More than 80% of JLR's vehicles are sold for export. Photographer: Chris Ratcliffe/Bloomberg
By Elisabeth Behrmann and Tom Hall, Bloomberg Business
The Land Rover Defender has motored on for almost 70 years, and anyone present at the launch would still recognize it today. After making more than 2 million of the workhorses - a truck loved by Winston Churchill and the Queen of England - the company will cease production in Solihull, England, in late January.
Blame ever tougher emissions laws and pedestrian safety rules. Jaguar Land Rover's cachet for off-road excellence is built on the reputation of the boxy classic, used to ferry British soldiers during the Korean War and the Red Cross in crisis areas everywhere.
The company has plans for a replacement model that'll combine its “can go anywhere” pedigree with today's touchscreens and cordless phone charging. It's a tough act to follow.
Jaguar Land Rover produced 18,000 Defenders last year, down from peak annual output of about 56,000 annually in the 1970s.
The Defender's design stems from an outline drawn in the sand at a beach in Wales by designer and engineer Maurice Wilks in 1947. The Series was inspired by the U.S.-built Willys Jeep.
The Defender's first annual production in 1948, totaling 8,000 cars, sold out in one day. It took just 10 months from a sketch in the sand in 1947 to production.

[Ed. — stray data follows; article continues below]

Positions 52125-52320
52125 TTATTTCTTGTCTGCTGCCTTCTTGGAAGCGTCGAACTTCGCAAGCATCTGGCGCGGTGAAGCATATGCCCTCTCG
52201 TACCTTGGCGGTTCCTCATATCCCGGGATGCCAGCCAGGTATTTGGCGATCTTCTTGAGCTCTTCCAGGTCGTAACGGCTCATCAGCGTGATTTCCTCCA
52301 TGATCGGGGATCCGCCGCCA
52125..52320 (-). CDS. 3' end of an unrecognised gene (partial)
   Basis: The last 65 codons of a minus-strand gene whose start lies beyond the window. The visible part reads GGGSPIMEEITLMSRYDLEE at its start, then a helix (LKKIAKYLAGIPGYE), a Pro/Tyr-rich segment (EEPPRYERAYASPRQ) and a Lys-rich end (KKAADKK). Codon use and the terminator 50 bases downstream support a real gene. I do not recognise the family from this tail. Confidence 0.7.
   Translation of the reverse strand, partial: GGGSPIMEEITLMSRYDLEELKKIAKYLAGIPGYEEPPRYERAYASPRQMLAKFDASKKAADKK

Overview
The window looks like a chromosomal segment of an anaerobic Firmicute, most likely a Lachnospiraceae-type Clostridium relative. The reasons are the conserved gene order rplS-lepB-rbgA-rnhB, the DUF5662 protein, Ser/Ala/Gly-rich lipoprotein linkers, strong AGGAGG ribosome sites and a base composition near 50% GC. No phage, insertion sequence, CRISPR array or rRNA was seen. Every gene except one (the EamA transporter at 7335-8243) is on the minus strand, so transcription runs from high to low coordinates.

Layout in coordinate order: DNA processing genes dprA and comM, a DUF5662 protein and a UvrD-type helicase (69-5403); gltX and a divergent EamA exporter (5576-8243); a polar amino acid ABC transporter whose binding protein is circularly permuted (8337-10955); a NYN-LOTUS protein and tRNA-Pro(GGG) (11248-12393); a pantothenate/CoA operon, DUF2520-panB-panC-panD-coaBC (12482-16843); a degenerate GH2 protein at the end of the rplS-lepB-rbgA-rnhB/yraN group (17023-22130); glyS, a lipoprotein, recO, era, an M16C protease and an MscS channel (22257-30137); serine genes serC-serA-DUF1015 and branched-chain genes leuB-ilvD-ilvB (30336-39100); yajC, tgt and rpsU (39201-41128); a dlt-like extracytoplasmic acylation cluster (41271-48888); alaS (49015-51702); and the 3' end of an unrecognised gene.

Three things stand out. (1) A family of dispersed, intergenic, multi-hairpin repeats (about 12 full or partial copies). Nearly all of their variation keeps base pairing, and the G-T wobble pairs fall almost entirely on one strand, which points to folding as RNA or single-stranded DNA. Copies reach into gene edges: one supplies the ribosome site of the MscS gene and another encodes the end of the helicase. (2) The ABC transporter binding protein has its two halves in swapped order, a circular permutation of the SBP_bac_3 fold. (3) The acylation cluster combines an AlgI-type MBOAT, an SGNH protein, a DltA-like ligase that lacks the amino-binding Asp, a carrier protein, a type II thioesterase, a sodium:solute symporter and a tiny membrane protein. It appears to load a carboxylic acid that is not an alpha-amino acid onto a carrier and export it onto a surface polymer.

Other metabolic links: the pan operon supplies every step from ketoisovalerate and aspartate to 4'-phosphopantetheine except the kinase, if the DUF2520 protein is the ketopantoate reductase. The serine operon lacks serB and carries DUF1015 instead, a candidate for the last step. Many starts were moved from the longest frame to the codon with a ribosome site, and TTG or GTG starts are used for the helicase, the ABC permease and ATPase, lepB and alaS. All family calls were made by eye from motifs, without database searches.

The Defender has been on sale with few changes for almost 70 years. Most models today get a complete revamp every seven years.
JLR showed a new concept Defender in 2011, the DC100. The idea didn't gain traction, but the company could reveal ideas for the Defender's new direction with a fresh concept as early as the Geneva International Motor Show in 2016, says analyst Ian Fletcher at forecaster IHS Automotive.
The iconic truck is put together by 450 workers in Solihull, U.K. The cars are still almost completely hand-built. Defender production employs about 470 people, many of whom will go on to work on the F-Pace, Jaguar's first-ever SUV on sale next year.
After Tata Motors acquired Jaguar and Land Rover from Ford in 2008, it merged the two brands into one company.
JLR's Solihull plant employs about 9,000 workers.More than 80% of JLR's vehicles are sold for export.The company made almost half a million cars last year across all of its marques.
The front grill of a Land Rover Defender is seen on the production line at Tata Motors Ltd.'s Jaguar Land Rover vehicle manufacturing plant. Photographer: Chris Ratcliffe/Bloomberg
Part of this article was put together from a series of photo captions. View the original article here